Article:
We see each other very seldom my brothers and I, yet a couple of words into a telephone call and it's just like forty years ago.

Some relationships are worth cherishing even if slightly lengthy gaps link the conversations.

You can't choose your relations people say, but if I could, I'd choose the ones I have.

Friday, 13 September 2013

Goodness Gracious Me

Last week one of my neighbours gave me a large bouquet of white lilies.  She explained that she had received them with other flowers but was allergic to lilies and thought I might like them.

This was an uncomfortable moment for me.  I thanked her profusely, said how kind to think of me and took possession of the beautiful (horrible) things.

If that sounds ungrateful it is not.  I truly appreciated the thought, but wish it could have remained just that, a thought.

A lover of flowers, there is at least one exception to that and lilies are top of the list.  They are toxic to cats, every part of the lily from bulb to stem, from flower to pollen, and for this reason I dug up the ones in my garden some years ago, and never have them in the house.

Additionally, if the pollen falls on fabric it is almost impossible to remove the stain and I have twice had an 'instant colour change' to my clothes when throwing out the dead lilies from the arrangements in the church.

Lilies are just the tip of the iceberg though.

Constitutionally incapable of refusing something (unwanted), when offered in genuine kindness, I feel I need to learn how to refuse graciously and so as not to cause offence.

Someone I rather dislike asked me to have a coffee with them a couple of weeks ago and I was on that occasion able to say honestly that I had a prior engagement and had to run.

For once, I remembered not to say "but another time perhaps".  A fatal mistake and one which will return to bite you on the bum if you make it.

Since John's death I have made the acquaintance of the local bus and taxi services so well that I now have a well-organised network of transport for most of my needs, however, I am grateful for the occasional offer of a lift.

Unfortunately it seems that on the rare occasions when it is comfortably warm and sunny (not hot and humid), and I stroll out of the house early heading for the bus stop in plenty of time in order to enjoy the lovely weather, one or other of my neighbours will stop and offer me a lift.

Unable to refuse, I thank them and arrive before the door is open at my destination, wishing I knew how to say, "no thanks, I'd really like to enjoy the air for a while".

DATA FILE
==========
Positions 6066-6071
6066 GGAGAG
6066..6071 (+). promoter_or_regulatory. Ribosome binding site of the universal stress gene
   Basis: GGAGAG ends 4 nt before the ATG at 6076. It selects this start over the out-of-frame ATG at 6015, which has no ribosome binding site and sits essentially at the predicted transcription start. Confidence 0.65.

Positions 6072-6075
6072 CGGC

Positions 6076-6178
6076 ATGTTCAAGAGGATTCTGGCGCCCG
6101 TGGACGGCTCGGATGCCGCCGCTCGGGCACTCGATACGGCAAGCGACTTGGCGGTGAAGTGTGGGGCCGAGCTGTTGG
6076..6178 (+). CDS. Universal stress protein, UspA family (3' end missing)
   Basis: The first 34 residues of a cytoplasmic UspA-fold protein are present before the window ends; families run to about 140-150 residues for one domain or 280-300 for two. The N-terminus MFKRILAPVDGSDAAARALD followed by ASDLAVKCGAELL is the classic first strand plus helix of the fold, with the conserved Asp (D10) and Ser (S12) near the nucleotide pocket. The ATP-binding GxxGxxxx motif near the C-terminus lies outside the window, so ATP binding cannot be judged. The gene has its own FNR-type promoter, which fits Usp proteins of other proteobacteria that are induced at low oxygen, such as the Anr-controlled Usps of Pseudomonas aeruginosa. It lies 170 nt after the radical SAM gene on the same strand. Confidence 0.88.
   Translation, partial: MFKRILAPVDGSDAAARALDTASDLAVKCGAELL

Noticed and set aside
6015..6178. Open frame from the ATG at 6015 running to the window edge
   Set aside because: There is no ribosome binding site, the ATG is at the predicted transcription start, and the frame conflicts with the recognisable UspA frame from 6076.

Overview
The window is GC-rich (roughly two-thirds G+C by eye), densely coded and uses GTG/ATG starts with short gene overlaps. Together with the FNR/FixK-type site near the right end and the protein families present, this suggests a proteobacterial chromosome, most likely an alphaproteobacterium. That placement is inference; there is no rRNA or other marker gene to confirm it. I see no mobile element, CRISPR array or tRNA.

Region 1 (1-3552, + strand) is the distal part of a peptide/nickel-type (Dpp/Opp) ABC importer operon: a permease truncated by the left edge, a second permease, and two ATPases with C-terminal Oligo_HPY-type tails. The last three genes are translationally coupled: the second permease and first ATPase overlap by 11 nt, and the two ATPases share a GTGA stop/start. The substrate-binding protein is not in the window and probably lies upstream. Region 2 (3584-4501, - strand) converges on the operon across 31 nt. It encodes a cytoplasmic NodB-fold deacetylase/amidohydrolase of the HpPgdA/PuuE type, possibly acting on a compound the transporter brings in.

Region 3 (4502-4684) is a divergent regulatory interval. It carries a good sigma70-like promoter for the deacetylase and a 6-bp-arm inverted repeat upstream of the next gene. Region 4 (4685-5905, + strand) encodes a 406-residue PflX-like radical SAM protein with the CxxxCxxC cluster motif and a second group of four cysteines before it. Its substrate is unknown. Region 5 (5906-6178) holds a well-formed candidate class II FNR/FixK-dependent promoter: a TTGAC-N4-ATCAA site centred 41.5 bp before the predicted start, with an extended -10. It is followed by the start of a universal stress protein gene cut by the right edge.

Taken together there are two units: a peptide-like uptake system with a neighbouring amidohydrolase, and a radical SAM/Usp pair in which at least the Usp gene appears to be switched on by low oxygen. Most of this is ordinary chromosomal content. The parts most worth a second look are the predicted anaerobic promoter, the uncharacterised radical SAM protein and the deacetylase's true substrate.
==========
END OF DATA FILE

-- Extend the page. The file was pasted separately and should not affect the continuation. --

Conversely, when it is freezing or pouring with rain no-one ever stops and I get where I'm going wet, cold and fed up.

Truly I am not ungrateful for unsolicited good deeds, I just wish they occasionally matched my needs.

I'm afraid I don't know how to do gracious.

Thursday, 5 September 2013

A Bird for all Seasons

I heard it first this season, last Thursday morning, the unmistakeable sad sweet little song of an Autumn robin.

This is not the first time I've written about this particular harbinger of a new season.  Yes, I know I could have said omen, but I prefer harbinger.

Many birds change their songs as the season advances, but the totally different plaintive notes of the robin are so unlike the chirpy Spring song that they always strike me with a sense of melancholy, a sort of warning of things to come.

Since the Christmas card Winter robin is such a familiar sight we tend to forget that for these little birds it is not such a jolly season,but one where they are going to have to fight for survival.

They are well equipped to fight for their share of whatever is on offer, quarrelsome, argumentative, territorial little souls, but none the less, very small and to us at least, very appealing.

This morning, thick mist covering everything, but the promise of hot sun later, I heard it again.  Sorrowful, descending notes all but drowned out by the "football rattle" clack of a massive magpie, yet still discernible
and this time, accompanied by a sighting.   One very round very red-breasted bird and one equally round but much smaller and more speckled one with just a hint of 'tomato soup' colour on its breast.

Parent and child then.

My 'oh so poetic' musings were brought to an abrupt halt, by the appearance of three of the local cats, as fine a band of desperados as  you ever did see, stalking the little family.

I flung open the window, clapped my hands and suddenly the garden was empty.

Sans cats, sans robins, sans magpie.

My good deed for the day.   Do not expect another.